This initiative portends considerable changes in the PC landscape because it signals an aggressive move by Intel into one of the last major PC chip markets that the company doesn't dominate. It may also set the stage for a push by Intel into graphics hardware.
"This is definitely going to make waves," said a source familiar with the rollout.
Intel's Accelerated Graphics Port (AGP) specification will define a technology for "enabling high-performance, 3D graphics on the 1997 volume desktop PC," Intel said.
Intel will also describe its view of a "balanced system architecture" combining its multimedia MMX technology with AGP-based graphics chips to deliver high-performance systems at low prices, the company said.
Recently, relatively low-end 3D graphics technology--mostly for games--has been introduced into PCs, but these systems are often plagued by high prices and designs ill-suited for full-fledged 3D graphics. The technology is targeted at a separate graphics chip for handling 3D, Intel said.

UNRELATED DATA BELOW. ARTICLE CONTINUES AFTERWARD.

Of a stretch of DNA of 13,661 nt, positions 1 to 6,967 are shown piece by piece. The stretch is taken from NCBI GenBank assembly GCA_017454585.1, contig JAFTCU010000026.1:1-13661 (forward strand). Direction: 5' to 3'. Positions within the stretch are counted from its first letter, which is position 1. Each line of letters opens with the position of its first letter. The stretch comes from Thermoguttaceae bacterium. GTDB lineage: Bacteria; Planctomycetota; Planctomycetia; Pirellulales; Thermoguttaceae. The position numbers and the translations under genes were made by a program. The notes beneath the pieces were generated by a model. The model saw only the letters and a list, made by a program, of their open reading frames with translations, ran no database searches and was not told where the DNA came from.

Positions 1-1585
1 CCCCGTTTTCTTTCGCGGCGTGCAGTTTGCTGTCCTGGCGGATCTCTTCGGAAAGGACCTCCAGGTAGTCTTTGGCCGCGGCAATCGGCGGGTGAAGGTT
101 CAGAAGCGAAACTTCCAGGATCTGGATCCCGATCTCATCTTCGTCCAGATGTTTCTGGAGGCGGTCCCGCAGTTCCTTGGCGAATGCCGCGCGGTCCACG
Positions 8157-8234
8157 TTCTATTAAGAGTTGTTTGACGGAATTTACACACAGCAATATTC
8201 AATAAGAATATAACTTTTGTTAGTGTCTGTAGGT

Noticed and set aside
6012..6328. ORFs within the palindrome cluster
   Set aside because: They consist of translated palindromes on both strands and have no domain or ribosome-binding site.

Intel is working with graphics chip companies such as S3, but this specification could ultimately pave the way for Intel to include graphics functions in its chipsets or other hardware, sources said.
"I can see them adding graphics functions to their chipsets. When it makes sense for Intel to do it, they'll do it," one source said.